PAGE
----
5 Ways To Make Your Garden Pop This Summer

It’s that time of year where we all look to the garden as the weather gets better and the nights get longer.

After a long winter, many of us are looking to spruce up our gardens for the summer and whether you are looking at a complete re-design of just updating the look and feel of the garden this years trends are a good place to start.

Garden specialists Oeco Garden Rooms have put together some of the must have trends and looks to consider this summer including using bold colours, creating a great entertaining space and growing your own vegetables.

Add bold colours to create pops of colour

5 Ways To Make Your Garden Pop This Summer

Natural colours such as green and browns have been the main colourways for gardens for far too long.  With an array of bright and vibrant colours to choose from, making your garden stand out from the crowd has never been so easy.

Natural tones such as browns, greens and greys are ideal for larger garden fixtures like fences and sheds, but why not mix it up with colourful garden furniture and soft furnishings. There is now a wide range of varnishes and exterior paints available in a plethora of bright and bold colours that are perfect for creating focal points and pops of colour into a garden.

Outdoor entertaining

The summer months are the perfect time to enjoy the garden, and with the longer nights, outdoor entertaining is a trend that is set to be even bigger. Alfresco dining is a great way to enjoy the garden with friends and family, while adding some outdoor cooking equipment such as a BBQ or pizza oven means that everyone can enjoy the garden at the same time.

Popular entertaining areas include pergolas, gazebos and verandas, while providing comfy soft furnishings, heating options for when it gets a bit cooler and ambient lighting all combine to create a great outdoor entertaining space.

Multi-use garden sheds

5 Ways To Make Your Garden Pop This Summer - Garden Sheds

Garden space is at a premium for many homeowners, and the trend over the past couple of years is to adapt the good old garden shed into a multi-use space. With technology and building techniques advancing all the time, this trend will continue as people look to gain more functionality from their gardens.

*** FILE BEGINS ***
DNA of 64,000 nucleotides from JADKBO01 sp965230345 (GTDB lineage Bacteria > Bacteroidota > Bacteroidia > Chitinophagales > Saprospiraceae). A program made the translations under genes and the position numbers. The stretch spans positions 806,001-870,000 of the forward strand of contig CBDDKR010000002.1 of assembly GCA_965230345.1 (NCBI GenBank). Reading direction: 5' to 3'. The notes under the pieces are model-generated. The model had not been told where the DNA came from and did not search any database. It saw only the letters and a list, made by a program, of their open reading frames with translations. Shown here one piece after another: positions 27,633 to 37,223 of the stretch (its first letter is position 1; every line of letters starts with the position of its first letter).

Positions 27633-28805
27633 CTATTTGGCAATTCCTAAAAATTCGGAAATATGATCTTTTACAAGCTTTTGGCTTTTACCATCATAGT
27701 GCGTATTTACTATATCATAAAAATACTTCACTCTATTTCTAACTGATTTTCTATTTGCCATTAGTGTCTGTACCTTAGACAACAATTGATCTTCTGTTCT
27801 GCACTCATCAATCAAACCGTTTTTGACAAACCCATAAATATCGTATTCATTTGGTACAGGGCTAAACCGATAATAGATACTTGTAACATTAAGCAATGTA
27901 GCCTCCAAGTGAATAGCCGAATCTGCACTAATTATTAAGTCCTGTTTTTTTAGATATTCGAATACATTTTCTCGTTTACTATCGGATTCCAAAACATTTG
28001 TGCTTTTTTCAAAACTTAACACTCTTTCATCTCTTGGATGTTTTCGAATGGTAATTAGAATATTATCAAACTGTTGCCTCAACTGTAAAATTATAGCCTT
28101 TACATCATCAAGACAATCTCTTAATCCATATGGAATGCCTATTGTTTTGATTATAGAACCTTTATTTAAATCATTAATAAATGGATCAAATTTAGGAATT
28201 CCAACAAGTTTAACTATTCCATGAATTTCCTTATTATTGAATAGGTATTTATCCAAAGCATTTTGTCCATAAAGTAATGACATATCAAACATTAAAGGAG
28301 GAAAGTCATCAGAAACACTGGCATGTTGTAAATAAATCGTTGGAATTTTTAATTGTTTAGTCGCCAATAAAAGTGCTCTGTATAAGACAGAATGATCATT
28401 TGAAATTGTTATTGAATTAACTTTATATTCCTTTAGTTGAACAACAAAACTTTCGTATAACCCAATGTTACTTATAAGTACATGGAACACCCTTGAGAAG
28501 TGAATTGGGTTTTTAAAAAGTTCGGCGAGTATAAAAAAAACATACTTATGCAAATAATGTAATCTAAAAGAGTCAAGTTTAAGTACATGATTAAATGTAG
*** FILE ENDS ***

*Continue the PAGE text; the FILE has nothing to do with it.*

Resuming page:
As well as keeping designated storage areas for garden equipment, many people are adding greenhouses, entertaining spaces, hobby rooms and even gyms to their garden sheds. While many opt to adapt and extend their garden sheds to create new spaces, there is a growing demand for professionally built structures that can be tailor made to their specifications and needs.

Growing your own vegetables

5 Ways To Make Your Garden Pop This Summer - Vegetables

As consumer preferences change to the way they eat and look after their bodies, so does the garden landscape, with more and more people opting to grow their own herbs and vegetables. Some of the easier vegetables to grow in your garden include radishes, potatoes and tomatoes, while herbs like parsley, oregano and mint thrive during the summer months.

Seasonal vegetables can also be planted providing an array of different kinds of vegetables all year round. For beginners it is best to start off small with some window boxes and herbs, expanding onto vegetables from there.

Creating a welcoming space for wildlife

5 Ways To Make Your Garden Pop This Summer - Hedgehog

Many of us know about the declining numbers of bees and butterflies, but creating a welcoming space for a variety of animals has become a popular choice for those who care about the environment.

Planting native flowers, plants and shrubs helps local wildlife by providing foraging areas and shelter to help them flourish. Restricting or stopping the use of harmful insecticides is also a good idea as these can be harmful to animals and the water that they drink.

Even the smallest garden can provide a valuable habitat for wildlife to thrive and survive. Things like bird houses and water features are great for small mammals and birds, but simple things like letting a small area of your garden overgrow is enough to sustain insects and minibeasts, as well as the animals that feed on them.

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Article used with permission – from North Wales Interiors.